Semantic Web History: Nodes and Arcs 1989-1999

The WWW Proposal and RDF

Initial version: 1999-11-12, Dan Brickley

Revised: March 2001

This is a work in progress, and an early release of the document for feedback from the RDF Interest Group. It is intended as an informal discussion document, and is not a formal publication of any working group, or of the W3C itself. See the Semantic Web Activity pages for information about current W3C work in this area.

Although the HTML is valid and the RDF/XML parses successfully with SiRPAC, W3C's Java RDF parser, readers are cautioned that the Javascript demonstration referenced here will only work on some platforms. Work is in progress on a server-based version of the demo that will allow for universal access from all HTML browsers.

General comments on this work-in-progress should be sent to the RDF Interest Group; bug reports should be sent to the author. More work is needed on XSL and SVG representations - assistance is welcomed...

Information Management: Then and Now

The original proposal of the WWW from 1989 included a figure showing how information about a Web of relationships amongst named objects could unify a number of information management tasks.

This document describes a re-expression of this figure using W3C's Resource Description Framework datamodel in XML syntax.

The original figure, included here as a GIF image, depicts a Web of objects, including people, organizations, technologies, documents and topics. Typed links (such as 'wrote', 'unifies', 'includes' are used to represent knowledge about their interelationships).

nodes and arcs figure from the WWW proposal (CERN figure from WWW proposal)

Progress Report

The aim of this current document is to begin an exploration of how far the WWW has progressed since 1989, and whether recent developments (eg. XML, RDF, URI schemes, XSL transformations, SVG graphics, XML Linking) can be combined to address the issues set out in the original WWW proposal.

The XML/RDF document proposal.rdf that accompanies this document contains embedded comments intersperced with XML-encoded RDF statements. In translating the WWW proposal figure into RDF, various assumptions and ad-hoc decisions were made. These raise topics for consideration in the RDF community...

Disclaimer: Some familiarity with the RDF data model is currently presumed here; future versions of this document may be more accessible to a broader readership.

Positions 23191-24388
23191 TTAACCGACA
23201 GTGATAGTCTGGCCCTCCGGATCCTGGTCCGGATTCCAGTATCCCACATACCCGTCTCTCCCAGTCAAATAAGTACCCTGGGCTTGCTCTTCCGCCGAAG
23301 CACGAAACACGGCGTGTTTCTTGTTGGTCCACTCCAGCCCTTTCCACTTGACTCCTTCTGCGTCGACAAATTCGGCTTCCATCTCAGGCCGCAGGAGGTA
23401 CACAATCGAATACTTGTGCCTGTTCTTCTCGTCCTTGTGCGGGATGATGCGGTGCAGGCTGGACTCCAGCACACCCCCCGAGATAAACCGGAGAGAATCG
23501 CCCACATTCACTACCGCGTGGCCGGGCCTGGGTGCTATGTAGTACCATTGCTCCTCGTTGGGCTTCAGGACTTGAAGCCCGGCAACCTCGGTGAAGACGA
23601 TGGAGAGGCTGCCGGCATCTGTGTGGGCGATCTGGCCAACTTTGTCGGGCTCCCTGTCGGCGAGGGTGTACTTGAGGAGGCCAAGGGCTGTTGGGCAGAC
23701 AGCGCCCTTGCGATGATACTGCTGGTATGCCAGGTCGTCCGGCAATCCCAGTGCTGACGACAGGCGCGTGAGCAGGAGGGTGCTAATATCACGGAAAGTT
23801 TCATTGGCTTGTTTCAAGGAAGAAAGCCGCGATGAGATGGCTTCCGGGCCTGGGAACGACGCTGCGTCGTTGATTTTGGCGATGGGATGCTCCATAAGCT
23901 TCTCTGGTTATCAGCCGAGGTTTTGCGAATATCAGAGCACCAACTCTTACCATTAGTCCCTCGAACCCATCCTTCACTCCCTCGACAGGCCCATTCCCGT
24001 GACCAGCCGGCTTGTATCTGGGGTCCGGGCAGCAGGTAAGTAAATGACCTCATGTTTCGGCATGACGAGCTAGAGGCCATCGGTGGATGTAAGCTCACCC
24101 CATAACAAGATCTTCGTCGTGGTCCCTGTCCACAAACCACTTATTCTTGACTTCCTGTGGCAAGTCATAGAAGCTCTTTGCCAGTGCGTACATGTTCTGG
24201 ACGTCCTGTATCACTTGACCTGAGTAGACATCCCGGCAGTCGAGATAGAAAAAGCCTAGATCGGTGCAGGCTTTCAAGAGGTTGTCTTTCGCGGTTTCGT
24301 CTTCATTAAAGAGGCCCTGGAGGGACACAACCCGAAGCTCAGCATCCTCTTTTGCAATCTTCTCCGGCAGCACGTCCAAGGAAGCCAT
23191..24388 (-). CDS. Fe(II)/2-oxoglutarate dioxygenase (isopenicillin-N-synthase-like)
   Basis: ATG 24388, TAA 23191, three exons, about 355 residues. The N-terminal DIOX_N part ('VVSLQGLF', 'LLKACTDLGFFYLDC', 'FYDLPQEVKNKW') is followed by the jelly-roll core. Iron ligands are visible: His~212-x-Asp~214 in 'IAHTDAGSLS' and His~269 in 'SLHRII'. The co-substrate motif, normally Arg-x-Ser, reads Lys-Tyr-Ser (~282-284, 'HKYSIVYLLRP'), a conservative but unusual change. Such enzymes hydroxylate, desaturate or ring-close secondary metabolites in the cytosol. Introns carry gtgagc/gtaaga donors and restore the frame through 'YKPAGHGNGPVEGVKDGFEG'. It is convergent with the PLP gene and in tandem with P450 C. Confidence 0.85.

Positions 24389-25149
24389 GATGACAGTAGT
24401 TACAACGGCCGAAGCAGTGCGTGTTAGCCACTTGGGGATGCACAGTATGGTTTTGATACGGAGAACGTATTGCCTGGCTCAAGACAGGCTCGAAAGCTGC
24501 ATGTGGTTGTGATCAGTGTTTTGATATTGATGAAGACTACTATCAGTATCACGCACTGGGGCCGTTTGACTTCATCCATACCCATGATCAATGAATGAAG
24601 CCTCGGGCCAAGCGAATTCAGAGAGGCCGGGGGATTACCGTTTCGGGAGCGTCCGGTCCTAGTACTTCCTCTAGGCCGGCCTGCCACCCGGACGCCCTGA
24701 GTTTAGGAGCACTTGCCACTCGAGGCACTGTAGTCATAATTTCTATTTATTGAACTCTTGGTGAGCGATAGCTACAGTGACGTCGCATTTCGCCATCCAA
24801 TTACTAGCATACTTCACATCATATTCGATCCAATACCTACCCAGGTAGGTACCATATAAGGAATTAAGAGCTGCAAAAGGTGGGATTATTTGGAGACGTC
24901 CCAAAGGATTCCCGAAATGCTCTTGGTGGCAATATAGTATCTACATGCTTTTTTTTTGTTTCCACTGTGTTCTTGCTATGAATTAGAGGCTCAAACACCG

RDF Mapping: details

The initial exercise was as follows: create an RDF representation of the figure from the original WWW proposal

When assigning nodes from this diagram into RDF 'types' or classes, and associating the link-types with RDF 'properties' (ie. relationship types), some arbitrary decisions were made. The original link shown as 'wrote' was mapped to an inversely-directed link 'creator' defined by the Dublin Core Metadata Initiative. The links sketched as '...(for)example...' in the original figure have been interpreted as mapping to RDF's notion of 'type'. The link called 'describes' has been mapped (a little innacurately) to the Dublin Core's notion of 'subject'. The entities listed (CERN, VAX/NOTES etc) have been assigned arbitrary (and fictional) URIs for the purpose of this identifier. All other constructs not easily mapped to current RDF vocabularies have been assigned to a single and equally ficitious RDF vocabulary, whose schema has [@@TODO] not yet been written. Some portions of the diagram have for simplicity been ommitted (eg. the CERN hierarchy).

Issues Raised

RDF, WWW and Knowledge Management

Having re-represented this data in an RDF format, what can we do with it that we couldn't before? The RDF pages list a number of query and logic oriented applications that suggest approaches to WWW knowledge management unavailable in 1989. For example, we can show a simple Javascript-based RDF Query demonstrator that queries this RDF database. (note that this is an in-progress work and currently functions in only a subset of Javascript/ECMAScript browsers). It is interesting to revisit the initial aims of the WWW, and to compare these with the facilities specified in recent W3C Recommendations such as RDF and XML.

Further Reading

Other documents accompany this overview:

danbri@w3.org November 1999